Health care professionals access Medicare card numbers in order to confirm eligibility so that patients who do not have their card with them at the time of service can still access Medicare services...

 Individuals must be eligible for Medicare in order to receive Medicare subsidised services. It is important to note that individuals can still access health services if they are not eligible for Medicare, or if a health professional cannot confirm their eligibility. However, the health professional will not be able to bulk bill the patient or lodge a Medicare claim on their behalf.

1.10      DHS further advised that the integrity of the payments processed by the department relies largely upon health professionals determining and claiming correctly in relation to the services they provide. Health care providers are subject to the regulatory regime of the Health Insurance Act 1973 (Cth), and the National Health Act 1953 (Cth). The objective of provider compliance is to ensure the correct payment of benefits to an eligible patient for an eligible service by an eligible health practitioner.[8]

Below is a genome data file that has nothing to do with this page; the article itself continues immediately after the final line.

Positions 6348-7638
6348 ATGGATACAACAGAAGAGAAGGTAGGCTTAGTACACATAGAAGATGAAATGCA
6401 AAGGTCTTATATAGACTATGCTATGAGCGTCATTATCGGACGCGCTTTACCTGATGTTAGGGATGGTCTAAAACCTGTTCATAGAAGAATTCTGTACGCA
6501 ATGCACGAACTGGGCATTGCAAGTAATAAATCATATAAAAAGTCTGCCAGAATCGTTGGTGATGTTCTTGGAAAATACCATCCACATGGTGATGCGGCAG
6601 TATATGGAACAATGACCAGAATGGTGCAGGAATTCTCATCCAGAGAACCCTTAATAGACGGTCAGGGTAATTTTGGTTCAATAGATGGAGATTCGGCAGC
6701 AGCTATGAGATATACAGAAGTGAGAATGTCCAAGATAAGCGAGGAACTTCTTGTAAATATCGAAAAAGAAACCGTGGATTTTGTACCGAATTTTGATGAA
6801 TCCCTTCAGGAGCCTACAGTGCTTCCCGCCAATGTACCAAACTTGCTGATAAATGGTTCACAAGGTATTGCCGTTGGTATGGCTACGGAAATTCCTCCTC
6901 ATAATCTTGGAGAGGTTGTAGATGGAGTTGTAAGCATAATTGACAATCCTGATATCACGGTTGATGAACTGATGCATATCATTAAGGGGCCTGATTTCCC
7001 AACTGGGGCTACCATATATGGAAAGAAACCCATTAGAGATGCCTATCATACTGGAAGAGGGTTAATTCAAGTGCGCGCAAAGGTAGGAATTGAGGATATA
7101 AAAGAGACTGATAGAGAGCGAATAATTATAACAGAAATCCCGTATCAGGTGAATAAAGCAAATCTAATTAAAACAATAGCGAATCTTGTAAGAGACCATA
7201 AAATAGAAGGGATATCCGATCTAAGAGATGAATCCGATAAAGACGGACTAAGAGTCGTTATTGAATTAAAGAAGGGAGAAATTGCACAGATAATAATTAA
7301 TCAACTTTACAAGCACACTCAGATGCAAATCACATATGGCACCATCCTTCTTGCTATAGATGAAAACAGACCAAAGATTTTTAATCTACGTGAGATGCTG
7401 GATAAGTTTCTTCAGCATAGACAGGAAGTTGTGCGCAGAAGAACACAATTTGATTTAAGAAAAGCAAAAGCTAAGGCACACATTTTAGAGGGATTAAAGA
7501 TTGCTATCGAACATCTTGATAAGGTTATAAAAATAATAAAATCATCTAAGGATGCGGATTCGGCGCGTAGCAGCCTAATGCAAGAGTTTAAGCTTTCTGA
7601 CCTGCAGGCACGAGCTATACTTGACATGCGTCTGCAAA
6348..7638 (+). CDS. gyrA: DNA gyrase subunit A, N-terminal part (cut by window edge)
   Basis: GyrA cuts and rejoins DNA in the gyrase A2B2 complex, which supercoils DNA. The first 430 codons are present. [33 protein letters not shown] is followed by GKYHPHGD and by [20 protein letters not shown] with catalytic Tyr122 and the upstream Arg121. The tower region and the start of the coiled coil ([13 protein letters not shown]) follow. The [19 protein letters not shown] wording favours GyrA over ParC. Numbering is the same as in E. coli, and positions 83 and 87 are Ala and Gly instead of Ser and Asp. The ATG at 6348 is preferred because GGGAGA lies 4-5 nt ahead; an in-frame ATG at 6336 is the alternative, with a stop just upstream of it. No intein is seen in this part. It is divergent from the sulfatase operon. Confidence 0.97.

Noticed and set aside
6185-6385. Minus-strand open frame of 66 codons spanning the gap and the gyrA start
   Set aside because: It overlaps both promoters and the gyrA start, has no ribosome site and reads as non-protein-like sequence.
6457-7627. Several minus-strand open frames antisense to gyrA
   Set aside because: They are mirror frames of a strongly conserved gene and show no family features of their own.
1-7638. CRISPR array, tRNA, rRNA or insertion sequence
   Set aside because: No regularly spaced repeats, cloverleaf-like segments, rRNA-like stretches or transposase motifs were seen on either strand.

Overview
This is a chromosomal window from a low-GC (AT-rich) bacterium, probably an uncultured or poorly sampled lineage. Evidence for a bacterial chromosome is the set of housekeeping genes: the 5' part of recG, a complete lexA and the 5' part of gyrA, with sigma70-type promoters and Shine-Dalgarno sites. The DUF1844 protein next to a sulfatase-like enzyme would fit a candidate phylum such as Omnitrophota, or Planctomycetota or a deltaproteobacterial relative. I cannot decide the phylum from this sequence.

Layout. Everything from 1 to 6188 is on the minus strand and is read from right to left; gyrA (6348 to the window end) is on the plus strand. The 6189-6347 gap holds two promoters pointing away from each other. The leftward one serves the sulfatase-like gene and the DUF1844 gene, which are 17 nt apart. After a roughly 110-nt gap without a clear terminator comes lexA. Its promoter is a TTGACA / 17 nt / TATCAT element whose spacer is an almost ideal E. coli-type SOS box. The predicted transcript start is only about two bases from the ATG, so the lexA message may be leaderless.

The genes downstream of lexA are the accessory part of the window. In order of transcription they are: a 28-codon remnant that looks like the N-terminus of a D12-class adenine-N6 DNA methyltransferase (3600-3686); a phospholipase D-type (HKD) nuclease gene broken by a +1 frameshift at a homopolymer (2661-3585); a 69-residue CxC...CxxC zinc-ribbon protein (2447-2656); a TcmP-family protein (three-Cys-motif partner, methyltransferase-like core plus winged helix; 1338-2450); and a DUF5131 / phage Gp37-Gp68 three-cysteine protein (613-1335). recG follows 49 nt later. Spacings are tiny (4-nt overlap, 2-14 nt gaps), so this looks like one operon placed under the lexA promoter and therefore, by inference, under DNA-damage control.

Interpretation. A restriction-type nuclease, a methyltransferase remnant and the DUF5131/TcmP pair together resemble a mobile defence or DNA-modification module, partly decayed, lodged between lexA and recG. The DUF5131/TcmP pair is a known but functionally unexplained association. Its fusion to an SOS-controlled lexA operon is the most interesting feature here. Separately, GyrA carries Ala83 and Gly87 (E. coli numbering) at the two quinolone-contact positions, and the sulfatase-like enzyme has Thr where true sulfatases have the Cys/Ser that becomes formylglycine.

Health Professional Online Service (HPOS)

1.11      The Health Professional Online Service (HPOS), introduced in 2009, is managed by DHS. HPOS provides health professionals with a dedicated web portal giving real-time access to a number of online services provided by the DHS, including looking up or verifying a patient's Medicare number.

1.12      HPOS was introduced as a way of ensuring that, in an emergency, people could get treatment immediately even if they did not have their Medicare card with them. It allows a health provider to acquire a card number on the basis of a name and date of birth. HPOS is utilised approximately 45,000 times per day from locations across Australia.  Access to a Medicare card number does not give access to an individual's medical or clinical records.[9]